Nov 19, 2017

Strong Wind From The North

CanWEA’s annual wind show will tackle energy transition as it salutes the present and looks to the future.


The Canadian Wind Energy Association’s annual wind power show is October 3-5 in Montreal, and it has evolved quite a bit since CanWEA began in 1981.

“It’s the largest show in Canada,” said CanWEA President Robert Hornung. “It’s not just the largest wind-energy show; it’s the largest show related to any renewable energy source in Canada. Both from an attendee perspective and an exhibition perspective, it really is the one-stop shop for anyone who wants to get introduced to the Canadian wind-energy industry and what opportunities might exist there.”

The theme behind this year’s show is “energy transition.”

“It’s driven by recognition that the electricity grid and the electricity system is undergoing some very fundamental changes at this time, and being driven by a number of different things such as advances in technology and growing environmental concerns,” Hornung said.

Wind is riding a tremendous wave in Canada, according to Hornung, with energy produced from wind being the largest source of new generation in Canada for more than a decade.

“We’re now the eighth largest wind-energy producer in the world,” he said. “And we’ve really only scratched the surface.”

At the conference, officials will discuss what that energy transition means for wind in terms of emerging opportunities that wind energy can take advantage of, Hornung said.

“I think the answer, which we will be exploring over the course of the conference, is that the future is very bright for wind, and it will play a growing role in helping to ensure that Canada has viable and clean electricity,” he said.

Conference sessions will tackle this topic head on.

“We will spend some time envisioning what the electricity grid will look like in 2050,” Hornung said. “And we’ll hear from companies in terms of what they’re doing today to prepare for that future. We’re going to look at some of the drivers for future growth in wind energy and renewable energy going forward through electrification, and who are involved in those efforts.”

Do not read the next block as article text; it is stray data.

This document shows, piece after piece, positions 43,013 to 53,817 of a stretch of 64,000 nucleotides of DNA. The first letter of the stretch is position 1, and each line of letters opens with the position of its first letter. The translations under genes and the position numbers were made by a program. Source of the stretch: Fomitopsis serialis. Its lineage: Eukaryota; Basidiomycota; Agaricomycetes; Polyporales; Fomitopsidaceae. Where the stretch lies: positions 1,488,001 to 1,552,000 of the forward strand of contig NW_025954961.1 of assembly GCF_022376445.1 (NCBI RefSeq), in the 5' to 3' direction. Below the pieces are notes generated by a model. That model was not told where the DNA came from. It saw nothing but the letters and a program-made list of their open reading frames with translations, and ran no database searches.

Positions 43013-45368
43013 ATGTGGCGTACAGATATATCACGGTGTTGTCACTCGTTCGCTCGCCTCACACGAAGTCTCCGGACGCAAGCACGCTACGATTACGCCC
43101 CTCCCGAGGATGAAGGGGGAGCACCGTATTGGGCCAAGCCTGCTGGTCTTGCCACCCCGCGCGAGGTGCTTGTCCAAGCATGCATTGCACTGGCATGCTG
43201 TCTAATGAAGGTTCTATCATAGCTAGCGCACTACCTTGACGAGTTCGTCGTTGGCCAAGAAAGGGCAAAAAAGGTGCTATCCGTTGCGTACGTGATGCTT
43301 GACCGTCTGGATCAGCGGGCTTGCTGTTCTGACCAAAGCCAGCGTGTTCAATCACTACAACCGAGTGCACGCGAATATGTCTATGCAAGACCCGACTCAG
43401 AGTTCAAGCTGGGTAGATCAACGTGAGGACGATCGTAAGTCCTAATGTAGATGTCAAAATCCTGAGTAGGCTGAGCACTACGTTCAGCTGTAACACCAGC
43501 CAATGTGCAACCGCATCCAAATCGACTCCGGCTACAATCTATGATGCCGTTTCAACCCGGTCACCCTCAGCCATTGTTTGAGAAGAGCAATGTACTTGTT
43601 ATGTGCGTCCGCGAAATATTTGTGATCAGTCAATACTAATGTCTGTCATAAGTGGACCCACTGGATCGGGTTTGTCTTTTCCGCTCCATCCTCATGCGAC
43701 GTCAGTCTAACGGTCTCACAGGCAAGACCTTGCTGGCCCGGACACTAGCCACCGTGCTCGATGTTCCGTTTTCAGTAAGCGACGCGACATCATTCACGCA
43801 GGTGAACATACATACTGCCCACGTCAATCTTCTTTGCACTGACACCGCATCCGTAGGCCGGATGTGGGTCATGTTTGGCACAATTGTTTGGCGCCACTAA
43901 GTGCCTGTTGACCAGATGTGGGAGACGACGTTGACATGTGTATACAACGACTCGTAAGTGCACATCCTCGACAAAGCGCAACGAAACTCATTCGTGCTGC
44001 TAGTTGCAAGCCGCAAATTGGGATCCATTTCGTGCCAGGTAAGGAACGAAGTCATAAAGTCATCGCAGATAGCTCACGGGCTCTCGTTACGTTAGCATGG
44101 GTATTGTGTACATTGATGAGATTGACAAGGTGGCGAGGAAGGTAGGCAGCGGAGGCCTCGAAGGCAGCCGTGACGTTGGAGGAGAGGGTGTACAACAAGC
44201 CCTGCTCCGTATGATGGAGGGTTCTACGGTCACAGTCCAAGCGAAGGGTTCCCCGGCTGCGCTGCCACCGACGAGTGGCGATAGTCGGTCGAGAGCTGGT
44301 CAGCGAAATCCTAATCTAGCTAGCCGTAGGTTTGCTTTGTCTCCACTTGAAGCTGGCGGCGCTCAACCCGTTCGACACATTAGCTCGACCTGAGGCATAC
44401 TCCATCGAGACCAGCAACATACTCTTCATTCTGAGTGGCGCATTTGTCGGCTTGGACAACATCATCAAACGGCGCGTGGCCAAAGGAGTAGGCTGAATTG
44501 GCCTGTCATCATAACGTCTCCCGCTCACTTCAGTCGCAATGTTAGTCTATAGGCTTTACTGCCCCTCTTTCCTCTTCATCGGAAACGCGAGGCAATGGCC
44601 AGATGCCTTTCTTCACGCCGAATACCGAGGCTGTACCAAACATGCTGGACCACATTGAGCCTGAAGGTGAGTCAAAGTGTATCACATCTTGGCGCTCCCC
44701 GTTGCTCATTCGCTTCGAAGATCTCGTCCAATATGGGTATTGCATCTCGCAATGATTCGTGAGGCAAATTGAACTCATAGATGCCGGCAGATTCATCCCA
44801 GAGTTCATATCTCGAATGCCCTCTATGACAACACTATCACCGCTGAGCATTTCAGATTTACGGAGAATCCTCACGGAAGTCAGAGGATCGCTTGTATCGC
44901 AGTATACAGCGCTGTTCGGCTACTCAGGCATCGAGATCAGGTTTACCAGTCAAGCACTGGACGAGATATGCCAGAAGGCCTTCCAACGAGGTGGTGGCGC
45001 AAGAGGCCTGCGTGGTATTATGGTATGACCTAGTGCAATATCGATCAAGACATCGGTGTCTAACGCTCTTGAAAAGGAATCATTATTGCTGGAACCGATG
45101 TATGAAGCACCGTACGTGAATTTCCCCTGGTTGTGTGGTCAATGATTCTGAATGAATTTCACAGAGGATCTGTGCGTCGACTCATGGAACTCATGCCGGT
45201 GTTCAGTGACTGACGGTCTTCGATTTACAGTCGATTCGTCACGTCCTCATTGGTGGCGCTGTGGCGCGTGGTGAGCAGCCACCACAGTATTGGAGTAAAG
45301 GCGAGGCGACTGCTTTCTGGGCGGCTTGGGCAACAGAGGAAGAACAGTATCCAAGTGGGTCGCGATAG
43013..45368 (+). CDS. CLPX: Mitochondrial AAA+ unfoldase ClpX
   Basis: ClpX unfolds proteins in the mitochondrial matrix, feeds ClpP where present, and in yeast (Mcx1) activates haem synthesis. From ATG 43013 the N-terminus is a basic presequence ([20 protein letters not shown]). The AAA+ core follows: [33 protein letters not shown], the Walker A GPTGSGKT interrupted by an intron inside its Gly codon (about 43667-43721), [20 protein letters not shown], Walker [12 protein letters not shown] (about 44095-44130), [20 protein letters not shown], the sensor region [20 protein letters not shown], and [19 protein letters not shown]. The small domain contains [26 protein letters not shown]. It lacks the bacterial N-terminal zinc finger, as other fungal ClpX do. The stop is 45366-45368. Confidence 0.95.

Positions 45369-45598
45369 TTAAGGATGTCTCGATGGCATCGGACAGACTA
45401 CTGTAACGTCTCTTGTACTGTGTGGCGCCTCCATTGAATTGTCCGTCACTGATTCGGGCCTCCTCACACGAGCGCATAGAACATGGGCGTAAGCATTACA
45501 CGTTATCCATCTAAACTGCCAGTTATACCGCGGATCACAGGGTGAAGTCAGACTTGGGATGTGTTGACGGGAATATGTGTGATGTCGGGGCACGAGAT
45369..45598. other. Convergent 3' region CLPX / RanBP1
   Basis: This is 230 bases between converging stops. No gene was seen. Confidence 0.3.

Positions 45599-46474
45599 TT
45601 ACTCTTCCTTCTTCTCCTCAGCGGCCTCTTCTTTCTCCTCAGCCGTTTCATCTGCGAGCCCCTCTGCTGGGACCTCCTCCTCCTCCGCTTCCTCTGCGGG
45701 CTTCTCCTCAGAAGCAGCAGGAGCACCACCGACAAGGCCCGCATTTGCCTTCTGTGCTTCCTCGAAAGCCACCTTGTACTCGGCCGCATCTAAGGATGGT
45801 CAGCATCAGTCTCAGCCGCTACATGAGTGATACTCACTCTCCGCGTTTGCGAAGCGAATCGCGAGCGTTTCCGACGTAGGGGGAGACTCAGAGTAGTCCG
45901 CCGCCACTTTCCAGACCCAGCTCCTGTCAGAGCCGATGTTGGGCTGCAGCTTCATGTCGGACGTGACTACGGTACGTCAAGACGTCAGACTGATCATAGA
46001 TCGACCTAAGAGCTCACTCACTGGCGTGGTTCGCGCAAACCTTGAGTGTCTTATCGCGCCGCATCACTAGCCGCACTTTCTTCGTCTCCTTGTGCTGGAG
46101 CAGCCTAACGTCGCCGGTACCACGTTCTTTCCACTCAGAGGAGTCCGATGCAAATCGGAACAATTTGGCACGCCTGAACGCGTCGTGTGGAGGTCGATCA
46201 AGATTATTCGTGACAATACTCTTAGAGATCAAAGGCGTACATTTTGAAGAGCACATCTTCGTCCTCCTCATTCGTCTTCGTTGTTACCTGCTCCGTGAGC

Wind won’t be challenged by technology, according to Hornung. If anything, it will be challenged by rules and regulations within the electricity sector, which were built to support an antiquated electricity grid.

“That element of the transition, in many ways, will be one of the most challenging elements of the transition,” he said. “And so we want to explore that theme as well.”

In more detailed sessions, attendees will explore the Canadian wind-industry fleet, as well as look at wind-resource assessment, a whole range of operations and maintenance issues, and the opportunities to export wind energy to the U.S., according to Hornung.

“We saw a really strong set of submissions from Canada into the recent Massachusetts RFP,” he said. “Over 3,100 MW of wind energy were bid into that process.”

The annual show has come a long way from its humble beginnings, according to Hornung.

“There’s always been an annual event like this,” he said. “In the early days, it started as more of an academic conference, where researchers would share information about technology and wind-resource assessment. As the industry started to get a foothold, then you started to see an exhibition develop, particularly as wind-project developers wanted to make their names known.”

As the industry grew, the exhibition side shifted to showcase not only developers, but also manufacturers and components suppliers.

“I started at CanWEA in 2003, and the CanWEA conference in my first year here was in Pincher Creek, Alberta. There were 300 people at the event,” Hornung said. “The industry has grown and matured. It is now very much mainstream. It is very much a business. And I think the conference has grown and evolved to reflect that. Now, we expect 1,500 delegates. We expect close to 150 exhibitors.”

Wind continues to be a vibrant industry with a strong future, according to Hornung, and the conference reflects that.

“It’s gone through a tremendous evolution, but we’re very proud of the fact that it remains the event in Canada to explore wind energy and the opportunities and challenges that it faces,” he said. “And it’s an event that’s a lot of fun.” 

For more information, go to windenergyevent.ca.


About The Author
Kenneth Carter

is the editor of Wind Systems magazine. He can be reached at editor@windsystemsmag.com or (800) 366-2185, ext. 204.

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